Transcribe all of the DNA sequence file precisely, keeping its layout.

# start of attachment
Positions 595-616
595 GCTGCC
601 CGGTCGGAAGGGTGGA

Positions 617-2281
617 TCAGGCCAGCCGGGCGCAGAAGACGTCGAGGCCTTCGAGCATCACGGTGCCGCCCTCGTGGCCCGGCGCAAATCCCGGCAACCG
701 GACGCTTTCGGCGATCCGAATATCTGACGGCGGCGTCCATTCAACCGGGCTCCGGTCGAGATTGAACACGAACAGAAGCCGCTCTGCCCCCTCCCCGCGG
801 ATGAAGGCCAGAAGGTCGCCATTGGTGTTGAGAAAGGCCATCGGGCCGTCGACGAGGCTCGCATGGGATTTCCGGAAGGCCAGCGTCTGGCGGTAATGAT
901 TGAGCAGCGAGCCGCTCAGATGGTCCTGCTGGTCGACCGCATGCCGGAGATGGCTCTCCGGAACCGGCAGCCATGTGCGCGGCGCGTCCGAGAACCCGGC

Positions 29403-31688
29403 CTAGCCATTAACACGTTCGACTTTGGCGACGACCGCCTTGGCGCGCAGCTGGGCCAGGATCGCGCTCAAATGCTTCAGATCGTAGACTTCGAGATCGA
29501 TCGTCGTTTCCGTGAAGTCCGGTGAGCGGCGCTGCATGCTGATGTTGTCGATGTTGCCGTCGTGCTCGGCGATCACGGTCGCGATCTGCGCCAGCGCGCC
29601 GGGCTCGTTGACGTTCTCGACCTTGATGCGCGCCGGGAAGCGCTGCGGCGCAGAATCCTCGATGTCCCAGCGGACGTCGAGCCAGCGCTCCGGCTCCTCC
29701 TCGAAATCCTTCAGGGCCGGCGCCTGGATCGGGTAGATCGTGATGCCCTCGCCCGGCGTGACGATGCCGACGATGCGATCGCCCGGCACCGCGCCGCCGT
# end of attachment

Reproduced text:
Positions 595-616
595 GCTGCC
601 CGGTCGGAAGGGTGGA

Positions 617-2281
617 TCAGGCCAGCCGGGCGCAGAAGACGTCGAGGCCTTCGAGCATCACGGTGCCGCCCTCGTGGCCCGGCGCAAATCCCGGCAACCG
701 GACGCTTTCGGCGATCCGAATATCTGACGGCGGCGTCCATTCAACCGGGCTCCGGTCGAGATTGAACACGAACAGAAGCCGCTCTGCCCCCTCCCCGCGG
801 ATGAAGGCCAGAAGGTCGCCATTGGTGTTGAGAAAGGCCATCGGGCCGTCGACGAGGCTCGCATGGGATTTCCGGAAGGCCAGCGTCTGGCGGTAATGAT
901 TGAGCAGCGAGCCGCTCAGATGGTCCTGCTGGTCGACCGCATGCCGGAGATGGCTCTCCGGAACCGGCAGCCATGTGCGCGGCGCGTCCGAGAACCCGGC

Positions 29403-31688
29403 CTAGCCATTAACACGTTCGACTTTGGCGACGACCGCCTTGGCGCGCAGCTGGGCCAGGATCGCGCTCAAATGCTTCAGATCGTAGACTTCGAGATCGA
29501 TCGTCGTTTCCGTGAAGTCCGGTGAGCGGCGCTGCATGCTGATGTTGTCGATGTTGCCGTCGTGCTCGGCGATCACGGTCGCGATCTGCGCCAGCGCGCC
29601 GGGCTCGTTGACGTTCTCGACCTTGATGCGCGCCGGGAAGCGCTGCGGCGCAGAATCCTCGATGTCCCAGCGGACGTCGAGCCAGCGCTCCGGCTCCTCC
29701 TCGAAATCCTTCAGGGCCGGCGCCTGGATCGGGTAGATCGTGATGCCCTCGCCCGGCGTGACGATGCCGACGATGCGATCGCCCGGCACCGCGCCGCCGT